The research is subject to the normal limitations of survey research, and its scope means that the findings may not be generalisable to industries other than garment manufacturing, or outside Sri Lanka. The findings should motivate comparative studies to determine the influence of both industry setting and national culture on the results.

Practical implications

The absence of employee empowerment is an important finding, with long‐term implications for the competitiveness of the Sri Lankan apparel industry, suggesting that corrective action is necessary.

Originality/value

The study is one of the few to examine improvements in organisational performance in developing countries.

Details

Managerial Auditing Journal, vol. 22 no. 3
Type: Research Article
ISSN: 0268-6902

Keywords

Abstract

Subject Area

Marketing Management, Consumer Behavior.

Study Level

This case is suitable to be used in advanced undergraduate and MBA/MSc level.

Case Overview

This case attempts to highlight the issues pertaining to Hirdaramani Mihila CKT apparel factory’s implementation of the “green space” concept. The concept of “green space” has been well accepted by the factory employees, and their participation in the “green process” is quite evident. Hirdaramani Mihila CKT is an apparel manufacturing company located in Agalawatte, Matugama, in the Kalutara District of Sri Lanka. The Mihila CKT factory was established in conformance with green building specifications and as an eco-friendly apparel industry. The administration of Mihila CKT has achieved success in three key areas after implementing this concept: cutting down energy consumption, enhancing water security, and reusing fabric waste. The factory also maintains a garden that manifests biodiversity. This case underlines the challenges and successes faced by Mihila CKT in adopting and implementing green space concept.

Expected Learning Outcomes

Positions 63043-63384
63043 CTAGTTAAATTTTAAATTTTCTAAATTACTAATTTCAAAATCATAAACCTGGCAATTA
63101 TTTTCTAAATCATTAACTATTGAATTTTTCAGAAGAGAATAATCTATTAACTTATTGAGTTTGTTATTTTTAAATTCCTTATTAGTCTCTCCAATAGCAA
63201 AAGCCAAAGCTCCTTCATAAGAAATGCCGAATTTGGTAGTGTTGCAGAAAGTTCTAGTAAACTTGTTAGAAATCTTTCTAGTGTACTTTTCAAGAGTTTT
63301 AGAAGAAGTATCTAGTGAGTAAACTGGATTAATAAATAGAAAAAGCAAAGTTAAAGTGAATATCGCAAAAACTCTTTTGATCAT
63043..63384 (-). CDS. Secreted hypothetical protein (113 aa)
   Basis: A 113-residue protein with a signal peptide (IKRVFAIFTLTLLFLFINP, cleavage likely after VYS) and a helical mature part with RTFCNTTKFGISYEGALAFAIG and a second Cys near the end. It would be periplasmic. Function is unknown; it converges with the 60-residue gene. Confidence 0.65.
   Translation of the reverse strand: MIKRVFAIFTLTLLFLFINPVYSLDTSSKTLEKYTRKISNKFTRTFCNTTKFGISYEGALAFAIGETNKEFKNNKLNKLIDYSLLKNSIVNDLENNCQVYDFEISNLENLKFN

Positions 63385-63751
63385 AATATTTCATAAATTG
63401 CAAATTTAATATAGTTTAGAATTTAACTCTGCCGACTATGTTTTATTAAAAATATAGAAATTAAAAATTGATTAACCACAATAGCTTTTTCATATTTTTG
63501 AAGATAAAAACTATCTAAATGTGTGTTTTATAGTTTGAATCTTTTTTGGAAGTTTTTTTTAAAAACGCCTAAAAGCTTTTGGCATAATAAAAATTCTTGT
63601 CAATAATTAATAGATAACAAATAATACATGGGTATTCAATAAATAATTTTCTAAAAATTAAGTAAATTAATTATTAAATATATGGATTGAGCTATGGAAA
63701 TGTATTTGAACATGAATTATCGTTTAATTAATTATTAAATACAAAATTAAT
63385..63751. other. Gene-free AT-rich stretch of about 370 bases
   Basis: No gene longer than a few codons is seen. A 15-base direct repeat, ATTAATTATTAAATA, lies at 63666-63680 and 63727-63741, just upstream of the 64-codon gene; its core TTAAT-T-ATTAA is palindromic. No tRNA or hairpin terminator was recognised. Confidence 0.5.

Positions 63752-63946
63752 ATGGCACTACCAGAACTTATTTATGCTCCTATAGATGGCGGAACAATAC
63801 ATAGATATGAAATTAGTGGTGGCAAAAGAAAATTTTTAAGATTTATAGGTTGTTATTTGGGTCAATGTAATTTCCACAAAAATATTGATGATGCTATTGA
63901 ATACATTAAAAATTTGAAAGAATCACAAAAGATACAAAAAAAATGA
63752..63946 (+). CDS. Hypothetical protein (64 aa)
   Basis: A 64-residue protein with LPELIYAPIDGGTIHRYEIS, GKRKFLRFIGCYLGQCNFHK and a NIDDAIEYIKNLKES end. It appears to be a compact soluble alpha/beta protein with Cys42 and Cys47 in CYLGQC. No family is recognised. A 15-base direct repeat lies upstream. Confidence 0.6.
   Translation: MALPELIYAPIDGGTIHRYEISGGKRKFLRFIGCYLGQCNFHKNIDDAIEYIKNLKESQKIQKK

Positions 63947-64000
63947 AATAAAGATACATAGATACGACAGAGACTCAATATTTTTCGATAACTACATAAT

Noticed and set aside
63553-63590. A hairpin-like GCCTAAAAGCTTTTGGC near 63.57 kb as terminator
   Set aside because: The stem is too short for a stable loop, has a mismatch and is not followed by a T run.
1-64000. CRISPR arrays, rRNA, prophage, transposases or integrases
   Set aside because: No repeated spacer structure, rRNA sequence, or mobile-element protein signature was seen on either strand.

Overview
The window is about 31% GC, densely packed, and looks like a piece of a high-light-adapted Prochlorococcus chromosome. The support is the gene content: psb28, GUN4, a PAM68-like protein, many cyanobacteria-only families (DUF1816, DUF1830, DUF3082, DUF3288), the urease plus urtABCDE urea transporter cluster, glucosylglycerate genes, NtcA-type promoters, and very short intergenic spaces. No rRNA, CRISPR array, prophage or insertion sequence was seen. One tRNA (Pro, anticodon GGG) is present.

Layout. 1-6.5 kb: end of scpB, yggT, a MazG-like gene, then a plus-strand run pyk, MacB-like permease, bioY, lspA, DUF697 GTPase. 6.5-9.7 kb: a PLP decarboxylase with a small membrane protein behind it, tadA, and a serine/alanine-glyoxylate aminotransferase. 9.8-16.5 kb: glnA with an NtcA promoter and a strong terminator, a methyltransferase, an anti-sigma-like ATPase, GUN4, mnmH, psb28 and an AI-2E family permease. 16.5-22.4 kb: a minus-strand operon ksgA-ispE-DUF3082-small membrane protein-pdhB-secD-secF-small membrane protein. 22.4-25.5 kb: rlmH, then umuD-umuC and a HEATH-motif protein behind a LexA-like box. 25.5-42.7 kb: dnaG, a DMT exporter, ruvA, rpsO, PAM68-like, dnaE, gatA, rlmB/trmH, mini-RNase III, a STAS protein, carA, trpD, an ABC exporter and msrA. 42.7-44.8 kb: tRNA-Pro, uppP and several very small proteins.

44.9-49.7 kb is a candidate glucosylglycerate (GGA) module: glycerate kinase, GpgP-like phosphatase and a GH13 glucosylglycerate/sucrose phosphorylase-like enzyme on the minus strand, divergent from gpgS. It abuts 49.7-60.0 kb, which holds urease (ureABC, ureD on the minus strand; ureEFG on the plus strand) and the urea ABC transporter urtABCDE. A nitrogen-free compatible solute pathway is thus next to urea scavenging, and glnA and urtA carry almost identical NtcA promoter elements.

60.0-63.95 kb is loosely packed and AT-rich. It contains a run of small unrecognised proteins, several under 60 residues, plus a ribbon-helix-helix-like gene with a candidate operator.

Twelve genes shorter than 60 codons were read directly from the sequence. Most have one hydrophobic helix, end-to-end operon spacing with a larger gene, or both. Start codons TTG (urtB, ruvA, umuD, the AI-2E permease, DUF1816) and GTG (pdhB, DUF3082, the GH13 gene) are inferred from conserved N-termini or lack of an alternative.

This case illustrates the following:

  • the importance of having green technology in the apparel industry to embrace green concept;

  • the effectiveness of the green space concept in relation to global green standards; and

  • the potential benefits to the local residents from the green technology initiatives of an apparel factory like Hirdaramani Mihila CKT.

the importance of having green technology in the apparel industry to embrace green concept;

the effectiveness of the green space concept in relation to global green standards; and

the potential benefits to the local residents from the green technology initiatives of an apparel factory like Hirdaramani Mihila CKT.

Details

Green Behavior and Corporate Social Responsibility in Asia
Type: Book
ISBN: 978-1-78756-684-2

Keywords

Article
Publication date: 16 October 2017

Chaminda Wijethilake, Rahat Munir and Ranjith Appuhami

The purpose of this paper is to examine the role of management control systems (MCS) in strategically responding to institutional pressures for sustainability (IPS)…

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Abstract

Purpose

The purpose of this paper is to examine the role of management control systems (MCS) in strategically responding to institutional pressures for sustainability (IPS). Drawing on institutional theory (DiMaggio and Powell, 1983) and strategic responses to institutional pressures framework (Oliver, 1991), the study argues that organisations strategically respond to IPS using MCS.

Design/methodology/approach

Data were collected by interviewing sustainability managers of a large-scale multinational apparel manufacturing organisation with its headquarters in Sri Lanka.

Findings